Fun and Learning at the Dome
Friday afternoon I stood out at the Dome (the massive play structure near the barn) with three of the Kindergarten teachers, watching the children play: on the Dome’s various elements, in the woods, on the swings the K Foxes and Frogs romped. Meanwhile, Nicole shared how much the students had enjoyed a recent outdoor bit of learning, an exploration of how various kinds of creatures are getting ready for winter, for instance, by eating and building up fat, preparing to hibernate or ‘go dormant,’ or storing food. She reported how the children mimed and investigated the winter preparations of some local creatures, with her students gathering acorns and peeking under logs and rocks…a great example of learning using our incredible campus.
As we spoke, a band of kindergartners began to play a ball game around us, beneath and around the Dome, in the boundaries of the mulched area. Something of a blend of soccer, team keep away, and Aussie Rules football? It wasn’t clear. But the game involved chasing after and kicking and sometimes picking up the ball. Every now and then the person with or nearest the ball came to a sudden stop and a sort of slow motion dog pile ensued. Not too rough, and the kids laughed and got up and began playing again. Some would cry out what the rules ought to be. “No touching the ball with your hands!” called one while she dangled from a position on the Dome. The chasing and fun continued. Occasionally a child would stop to protest, or ask a teacher whether a particular sequence or move was fair. Response: “Have you made rules? It’s up to the players in the game.” At one point to no one in particular I called out, “Maybe you guys want to stop and decide rules?” The game and laughter continued.
A minute or two later, Ava stopped before me, smiling: “Jeff, can't you see we need your help?! [pause] The girls are LOSING!"
Until that moment I’d observed nothing to suggest there were teams, much less gender teams; perhaps the boys and girls were feeling otherwise. And, as I reflected after, what was clear was this: Ava did not need my intervention. Even more remarkably, I think we both knew she was not really even asking for it. She was being playful, perhaps even inviting me to play, tempting me to become her teammate and ally. But more, she was celebrating her own and the game’s autonomy, her potentially changing or bending the game in some fun way or in her or the girls’ favor. Neither she nor any of the kids—in this instance—really wanted or needed an adult to order or referee their play.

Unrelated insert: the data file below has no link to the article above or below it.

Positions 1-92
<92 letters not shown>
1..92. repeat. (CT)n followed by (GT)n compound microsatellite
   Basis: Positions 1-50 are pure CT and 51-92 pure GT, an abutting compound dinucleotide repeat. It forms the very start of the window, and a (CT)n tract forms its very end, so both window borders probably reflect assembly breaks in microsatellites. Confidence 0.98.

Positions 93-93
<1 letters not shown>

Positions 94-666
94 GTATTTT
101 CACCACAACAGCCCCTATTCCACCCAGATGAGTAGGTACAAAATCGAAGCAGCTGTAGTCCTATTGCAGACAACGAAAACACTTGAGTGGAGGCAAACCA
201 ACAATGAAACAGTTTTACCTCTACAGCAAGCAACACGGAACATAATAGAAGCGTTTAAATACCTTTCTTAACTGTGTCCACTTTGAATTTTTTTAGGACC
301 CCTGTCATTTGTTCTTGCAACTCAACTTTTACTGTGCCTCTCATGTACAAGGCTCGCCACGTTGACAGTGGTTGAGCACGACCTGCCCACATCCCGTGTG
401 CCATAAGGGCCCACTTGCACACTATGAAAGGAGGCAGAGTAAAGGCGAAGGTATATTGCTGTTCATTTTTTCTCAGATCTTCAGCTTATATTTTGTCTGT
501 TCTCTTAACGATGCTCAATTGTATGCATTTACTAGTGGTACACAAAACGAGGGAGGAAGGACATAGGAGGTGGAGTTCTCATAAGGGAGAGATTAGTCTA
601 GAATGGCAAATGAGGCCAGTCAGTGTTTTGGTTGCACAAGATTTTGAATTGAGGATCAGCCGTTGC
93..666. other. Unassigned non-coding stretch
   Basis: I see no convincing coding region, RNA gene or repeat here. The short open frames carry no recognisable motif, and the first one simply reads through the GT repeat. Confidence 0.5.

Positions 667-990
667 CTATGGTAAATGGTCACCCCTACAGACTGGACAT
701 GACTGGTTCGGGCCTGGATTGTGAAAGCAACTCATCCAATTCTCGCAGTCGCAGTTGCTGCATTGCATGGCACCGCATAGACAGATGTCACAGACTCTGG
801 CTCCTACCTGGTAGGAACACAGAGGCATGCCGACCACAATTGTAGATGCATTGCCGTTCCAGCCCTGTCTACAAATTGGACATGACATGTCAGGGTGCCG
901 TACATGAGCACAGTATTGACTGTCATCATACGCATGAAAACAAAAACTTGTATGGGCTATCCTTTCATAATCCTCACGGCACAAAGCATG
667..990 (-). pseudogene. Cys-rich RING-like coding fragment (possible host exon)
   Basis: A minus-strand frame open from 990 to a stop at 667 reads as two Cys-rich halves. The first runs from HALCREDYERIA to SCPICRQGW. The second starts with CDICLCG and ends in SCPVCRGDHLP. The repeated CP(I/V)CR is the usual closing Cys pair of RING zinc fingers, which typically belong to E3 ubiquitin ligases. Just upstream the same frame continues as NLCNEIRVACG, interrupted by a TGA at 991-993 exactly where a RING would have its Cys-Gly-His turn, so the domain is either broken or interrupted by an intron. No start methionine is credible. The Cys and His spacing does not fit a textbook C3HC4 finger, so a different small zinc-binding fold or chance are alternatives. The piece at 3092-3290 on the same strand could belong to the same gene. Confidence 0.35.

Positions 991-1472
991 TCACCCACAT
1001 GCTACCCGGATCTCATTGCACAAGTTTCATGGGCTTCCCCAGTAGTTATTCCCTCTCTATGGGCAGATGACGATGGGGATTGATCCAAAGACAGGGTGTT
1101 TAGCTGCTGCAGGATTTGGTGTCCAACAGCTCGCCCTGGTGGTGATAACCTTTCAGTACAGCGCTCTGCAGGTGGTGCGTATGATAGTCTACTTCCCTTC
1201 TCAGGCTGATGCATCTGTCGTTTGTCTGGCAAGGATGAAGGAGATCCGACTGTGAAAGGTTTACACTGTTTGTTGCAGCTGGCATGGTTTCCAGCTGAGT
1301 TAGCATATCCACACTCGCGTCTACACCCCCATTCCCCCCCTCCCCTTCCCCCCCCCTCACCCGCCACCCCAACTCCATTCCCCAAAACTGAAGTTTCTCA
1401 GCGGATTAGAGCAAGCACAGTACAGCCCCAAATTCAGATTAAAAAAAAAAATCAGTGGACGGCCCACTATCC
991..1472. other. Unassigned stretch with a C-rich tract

I smiled and let them keep playing. And the game continued.
What’s the significance? There’s learning happening! The same skills the kids are using to navigate the game, the collaboration and negotiation skills, the deciding when and how to offer leadership or demand help, or when to take a stand or go with the flow, will be required over and over in later years: in a third grade science lab, on the sports team, in Burgundy on Broadway, with the group humanities project, in college and graduate school projects, and ultimately in professional project development discussions, in the prosecution strategy making, the R/D roundtable, the dinner time parenting dilemma. The list goes on.
These are life skills developing before us, and they are developed with an artful blend of adult hands-off and hands-on—but, meaningfully, often with our ability to observe, and even coach from the side a little, but restrain our impulse to take over.
Burgundy’s calling card is that we are a process school—a school that provides a series of learning opportunities across a period of years in a way that nurtures the spirits, wellness, and love of learning, self, and nature. The results are measured in the type and variety of high schools, colleges, and careers chosen by our graduates but most especially in the fact that our graduates are self-confident and self-realized, happy and thriving. Soft skills are hard skills. Lessons from the playground and unstructured play as much as from structured learning activities will last a lifetime.